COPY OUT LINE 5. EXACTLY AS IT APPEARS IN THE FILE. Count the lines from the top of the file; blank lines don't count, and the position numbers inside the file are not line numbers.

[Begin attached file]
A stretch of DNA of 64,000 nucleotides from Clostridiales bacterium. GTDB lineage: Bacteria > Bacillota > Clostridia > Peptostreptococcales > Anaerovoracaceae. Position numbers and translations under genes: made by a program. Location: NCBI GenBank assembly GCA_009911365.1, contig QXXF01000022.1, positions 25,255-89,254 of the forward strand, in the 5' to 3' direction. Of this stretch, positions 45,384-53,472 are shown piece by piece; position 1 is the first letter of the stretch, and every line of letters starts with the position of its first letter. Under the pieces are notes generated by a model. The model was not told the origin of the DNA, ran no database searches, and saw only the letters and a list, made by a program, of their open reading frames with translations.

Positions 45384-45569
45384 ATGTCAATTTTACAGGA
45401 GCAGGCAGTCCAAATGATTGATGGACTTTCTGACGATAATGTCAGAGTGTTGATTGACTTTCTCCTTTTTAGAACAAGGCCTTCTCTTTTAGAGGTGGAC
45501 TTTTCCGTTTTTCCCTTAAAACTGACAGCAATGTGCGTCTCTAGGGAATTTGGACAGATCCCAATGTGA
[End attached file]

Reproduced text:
45501 TTTTCCGTTTTTCCCTTAAAACTGACAGCAATGTGCGTCTCTAGGGAATTTGGACAGATCCCAATGTGA